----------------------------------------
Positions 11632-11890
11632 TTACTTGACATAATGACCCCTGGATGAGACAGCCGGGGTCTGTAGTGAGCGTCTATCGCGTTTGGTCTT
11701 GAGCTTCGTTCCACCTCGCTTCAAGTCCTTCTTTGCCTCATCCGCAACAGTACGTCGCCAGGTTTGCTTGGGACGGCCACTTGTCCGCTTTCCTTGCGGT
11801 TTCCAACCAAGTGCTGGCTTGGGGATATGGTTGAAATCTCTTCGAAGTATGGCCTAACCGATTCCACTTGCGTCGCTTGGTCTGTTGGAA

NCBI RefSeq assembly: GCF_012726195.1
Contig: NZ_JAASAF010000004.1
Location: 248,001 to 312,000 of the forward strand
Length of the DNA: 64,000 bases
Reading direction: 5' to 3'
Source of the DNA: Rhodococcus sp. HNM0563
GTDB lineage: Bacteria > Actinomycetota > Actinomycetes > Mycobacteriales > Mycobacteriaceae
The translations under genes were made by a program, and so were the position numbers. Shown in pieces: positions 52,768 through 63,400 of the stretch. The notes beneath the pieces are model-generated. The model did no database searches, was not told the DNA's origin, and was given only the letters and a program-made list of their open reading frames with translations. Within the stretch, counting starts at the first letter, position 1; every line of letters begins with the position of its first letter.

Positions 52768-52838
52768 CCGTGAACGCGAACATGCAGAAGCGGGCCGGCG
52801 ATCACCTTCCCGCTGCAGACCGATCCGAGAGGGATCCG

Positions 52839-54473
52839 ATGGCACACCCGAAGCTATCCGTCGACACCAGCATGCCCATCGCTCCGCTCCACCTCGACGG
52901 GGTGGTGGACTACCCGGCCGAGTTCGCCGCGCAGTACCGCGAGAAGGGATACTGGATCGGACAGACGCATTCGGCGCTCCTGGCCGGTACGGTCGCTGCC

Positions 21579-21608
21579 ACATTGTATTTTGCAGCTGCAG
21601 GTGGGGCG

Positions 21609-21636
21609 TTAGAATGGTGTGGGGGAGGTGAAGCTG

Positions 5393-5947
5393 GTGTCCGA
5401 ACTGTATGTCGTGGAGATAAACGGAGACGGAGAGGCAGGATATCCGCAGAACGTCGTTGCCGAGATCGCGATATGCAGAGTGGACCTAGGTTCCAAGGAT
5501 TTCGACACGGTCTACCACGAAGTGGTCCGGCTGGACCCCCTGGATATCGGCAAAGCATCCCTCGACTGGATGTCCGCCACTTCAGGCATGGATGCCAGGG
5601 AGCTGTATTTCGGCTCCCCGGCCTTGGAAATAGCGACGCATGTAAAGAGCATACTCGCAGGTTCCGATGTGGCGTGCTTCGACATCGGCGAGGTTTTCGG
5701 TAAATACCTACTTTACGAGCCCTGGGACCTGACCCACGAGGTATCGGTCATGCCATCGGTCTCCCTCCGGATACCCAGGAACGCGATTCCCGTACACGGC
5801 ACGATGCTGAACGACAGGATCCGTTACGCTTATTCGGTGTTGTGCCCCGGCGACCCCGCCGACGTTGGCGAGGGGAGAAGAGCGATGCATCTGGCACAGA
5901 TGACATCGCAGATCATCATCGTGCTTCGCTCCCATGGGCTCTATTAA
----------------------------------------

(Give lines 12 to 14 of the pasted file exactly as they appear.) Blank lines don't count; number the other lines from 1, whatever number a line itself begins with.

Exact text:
The translations under genes were made by a program, and so were the position numbers. Shown in pieces: positions 52,768 through 63,400 of the stretch. The notes beneath the pieces are model-generated. The model did no database searches, was not told the DNA's origin, and was given only the letters and a program-made list of their open reading frames with translations. Within the stretch, counting starts at the first letter, position 1; every line of letters begins with the position of its first letter.

Positions 52768-52838
52768 CCGTGAACGCGAACATGCAGAAGCGGGCCGGCG